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scotch/whiskey barrel/kit? (making, aging, storing)

i'm looking into getting my husband a whiskey/scotch barrel for his birthday but am confused by the options i have. please help!

i'll be the first to admit that i know very little about spirits. my husband enjoys scotch and has joked about getting a barrel imported and engraved to age here at home. well i'd like to get a custom barrel engraved with his name, but i'm don't understand how these barrels work.

it seems you can actually MAKE whiskey/scotch in them? is this really possible? i've visited distilleries in scotland, and it seems much more complicated than adding essence to grain alcohol.

ideally the barrel i get for him would be multi-purpose - storing his current bottles of scotch for fun presentation/dispensing when we have guests, aging whiskey/scotch if he chooses, and then making it if he's really ambitious.

any thoughts? i came across this link (http://www.thespiritsbusiness.com/201...) as a start but am focusing on the options where i can custom engrave his name, like this: http://www.mancavegifts.com/personali...

would be good to understand what exactly one can really do with one of these barrels, as it's not too clear to me from the descriptions.

thanks, hounds!

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  1. A lot of the whisky distilled in Scotland is actually aged in used Bourbon barrels that are shipped over from the distilleries in Kentucky. You might as well contact the distilleries there.

    I think the notion of making/aging your own whisky is a little farfetched. Any whisky worth drinking would need to be aged at least 3 to 5 years or much longer. Would your husband really want to wait that long?

    There are a number of artisanal distilleries making malt whisky that have spring up in the U.S. in the past 5 to 10 years. You might want to contact a couple of them.

    http://www.thedailymeal.com/25-top-cr...

    3 Replies
    1. re: DavidT

      Just to clarify, are you interested in buying an empty barrel or a barrel full of whisky that has been distilled in Scotland and is already being aged?

      1. re: DavidT

        i'm probably more interested in buying an empty barrel and giving my husband the choice of what to do with it, whether that's making his own scotch whiskey or just filling it with scotch he already has as a novelty (although i'm guessing that would affect the flavor of whatever he ends up putting in it??)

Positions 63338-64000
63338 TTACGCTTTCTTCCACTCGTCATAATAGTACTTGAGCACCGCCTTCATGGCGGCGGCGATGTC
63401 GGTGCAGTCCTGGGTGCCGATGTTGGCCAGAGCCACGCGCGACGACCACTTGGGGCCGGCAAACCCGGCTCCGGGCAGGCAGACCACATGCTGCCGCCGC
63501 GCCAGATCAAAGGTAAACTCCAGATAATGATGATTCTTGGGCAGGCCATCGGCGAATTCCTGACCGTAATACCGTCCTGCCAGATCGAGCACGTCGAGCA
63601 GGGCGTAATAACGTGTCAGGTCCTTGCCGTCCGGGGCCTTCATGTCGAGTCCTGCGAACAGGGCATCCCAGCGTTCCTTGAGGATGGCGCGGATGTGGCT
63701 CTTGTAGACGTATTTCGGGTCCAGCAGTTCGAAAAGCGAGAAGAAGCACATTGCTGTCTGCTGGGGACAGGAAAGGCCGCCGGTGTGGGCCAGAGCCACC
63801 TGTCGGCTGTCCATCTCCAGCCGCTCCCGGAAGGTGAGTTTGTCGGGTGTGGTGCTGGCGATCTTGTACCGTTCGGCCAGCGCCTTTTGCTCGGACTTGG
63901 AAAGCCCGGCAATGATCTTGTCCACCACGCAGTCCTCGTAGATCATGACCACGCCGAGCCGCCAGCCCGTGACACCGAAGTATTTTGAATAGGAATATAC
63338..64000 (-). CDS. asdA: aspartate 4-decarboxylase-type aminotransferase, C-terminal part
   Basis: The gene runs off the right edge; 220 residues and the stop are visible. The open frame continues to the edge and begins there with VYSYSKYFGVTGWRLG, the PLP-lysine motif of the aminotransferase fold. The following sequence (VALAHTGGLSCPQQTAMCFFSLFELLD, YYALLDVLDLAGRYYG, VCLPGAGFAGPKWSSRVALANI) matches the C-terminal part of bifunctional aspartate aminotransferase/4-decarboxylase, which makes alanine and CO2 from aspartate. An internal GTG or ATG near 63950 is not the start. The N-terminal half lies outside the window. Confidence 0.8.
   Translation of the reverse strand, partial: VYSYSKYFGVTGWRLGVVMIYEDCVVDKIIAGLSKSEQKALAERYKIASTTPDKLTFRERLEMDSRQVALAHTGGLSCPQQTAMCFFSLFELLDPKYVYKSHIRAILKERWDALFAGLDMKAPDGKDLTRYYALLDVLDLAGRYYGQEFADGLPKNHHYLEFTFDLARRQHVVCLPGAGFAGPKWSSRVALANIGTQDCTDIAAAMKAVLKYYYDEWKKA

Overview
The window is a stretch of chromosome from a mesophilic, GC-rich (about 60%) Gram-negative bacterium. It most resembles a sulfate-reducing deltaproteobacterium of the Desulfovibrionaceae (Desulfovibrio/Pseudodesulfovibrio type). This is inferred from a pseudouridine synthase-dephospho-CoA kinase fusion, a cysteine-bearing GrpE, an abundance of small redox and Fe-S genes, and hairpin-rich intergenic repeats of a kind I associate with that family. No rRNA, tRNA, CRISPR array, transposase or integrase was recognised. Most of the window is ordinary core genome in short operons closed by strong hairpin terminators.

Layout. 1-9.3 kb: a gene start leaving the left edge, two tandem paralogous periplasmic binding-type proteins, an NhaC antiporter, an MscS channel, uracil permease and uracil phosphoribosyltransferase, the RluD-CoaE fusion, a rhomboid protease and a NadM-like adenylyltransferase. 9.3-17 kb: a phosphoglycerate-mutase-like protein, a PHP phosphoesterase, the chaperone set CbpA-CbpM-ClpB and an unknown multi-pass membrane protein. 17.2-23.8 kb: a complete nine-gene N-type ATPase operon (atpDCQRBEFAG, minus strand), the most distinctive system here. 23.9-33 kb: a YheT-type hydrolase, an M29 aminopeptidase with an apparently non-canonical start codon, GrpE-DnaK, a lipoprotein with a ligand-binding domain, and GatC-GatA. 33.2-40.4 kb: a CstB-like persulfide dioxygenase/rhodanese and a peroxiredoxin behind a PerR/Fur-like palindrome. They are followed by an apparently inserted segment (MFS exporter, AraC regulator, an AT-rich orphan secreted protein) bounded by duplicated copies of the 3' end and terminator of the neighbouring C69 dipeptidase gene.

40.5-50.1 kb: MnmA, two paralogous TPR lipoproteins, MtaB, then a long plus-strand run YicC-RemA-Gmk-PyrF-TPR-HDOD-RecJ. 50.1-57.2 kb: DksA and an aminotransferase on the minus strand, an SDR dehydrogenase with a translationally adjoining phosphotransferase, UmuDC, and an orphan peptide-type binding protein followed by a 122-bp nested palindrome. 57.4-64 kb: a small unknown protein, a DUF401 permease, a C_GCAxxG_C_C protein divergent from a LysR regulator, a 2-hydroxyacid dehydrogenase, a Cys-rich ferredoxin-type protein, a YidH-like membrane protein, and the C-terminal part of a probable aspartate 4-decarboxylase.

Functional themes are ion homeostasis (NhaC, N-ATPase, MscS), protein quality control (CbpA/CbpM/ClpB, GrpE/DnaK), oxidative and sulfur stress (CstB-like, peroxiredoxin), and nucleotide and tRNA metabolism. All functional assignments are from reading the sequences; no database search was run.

thanks!

      2. re: DavidT

        i heard that the smaller the barrel, the faster the aging since there is more surface area exposure. so if i got him a 1-2L barrel, the aging can happen quite quickly.

        anyway, thanks for the link - i will check it out!

      3. There are a number of companies that make whiskey aging kits. They usually come with a small barrel and a bottle or two of unaged whiskey. You pour the bottles into the barrel and let it age on your own. How good they are, I can't tell you (though I'm not optimistic). There are also some companies that sell oak pieces you can stick in a bottle of unaged whiskey to age it.

        I think the whole thing is mostly gimmick. From a tasting perspective, I'd rather have my whisky aged for me by the pros.

        1. As a distiller I have to honestly say, don't do it. The kits are just gimmicks. I personally know some of the distilleries selling those kits, and it's a fun thought, but...

          Using a small barrel doesn't age/mature the spirit, it just flavors it with a rough, charred wood taste. The flavor of spirits aged in a small barrel is unmistakeable, and I can instantly recognize it in blind tastings. You need a full size (53 gallon) barrel to actually age a spirit, and 2-5 years. Plus there is the whole black mold issue, where it grows in buildings that have barrels of spirits aging, due to evaporation of the spirits from the barrels.

          Anything under a 30 gallon barrel isn't really effective. The few spirits that are commercially aged in smaller barrels (five to ten gallon) are made specifically for this, and few are actually any good. I won't go into the details about distilling "cuts", "heads", "hearts" and "tails", "angels share", and the science behind these colloquial terms as it pertains to removal of toxins, breakdown of volatiles, oxidation, maturation, etc.

          As for buying a actual, real barrel, and aging it yourself, it's illegal unless you are a distillery; and would cost you around $6,000-$10,000+ if you could source it.

          Now if you want to get one of those tiny, little, micro barrels you linked to, for the fun of it, go ahead. But don't expect it to make a good whiskey. You can put a inexpensive whiskey (or vodka, unaged "white" whiskey, etc.)bought from the store in it, and get some added flavor, if you only do it for a few weeks. Otherwise it over extracts flavor and gets pretty bad tasting. The rule of thumb is 2-4 weeks for any barrel under 1 gallon size. And 4-8 weeks for 2-3 gallon barrels. I do like using small barrels to "age" a good, boozy, cocktail like a manhattan or negroni, that doesn't have citrus or other non-booze ingredients. Same aging times as above.

          http://www.thespiritsbusiness.com/201...

          10 Replies
          1. re: JMF

            JMF - this is super helpful! sounds like i'd be paying for just the novelty aspect, which is fine, but good to know. i did learn about angel's share, cuts, heads, etc. while in scotland, which is why i was so skeptical that something like this could work.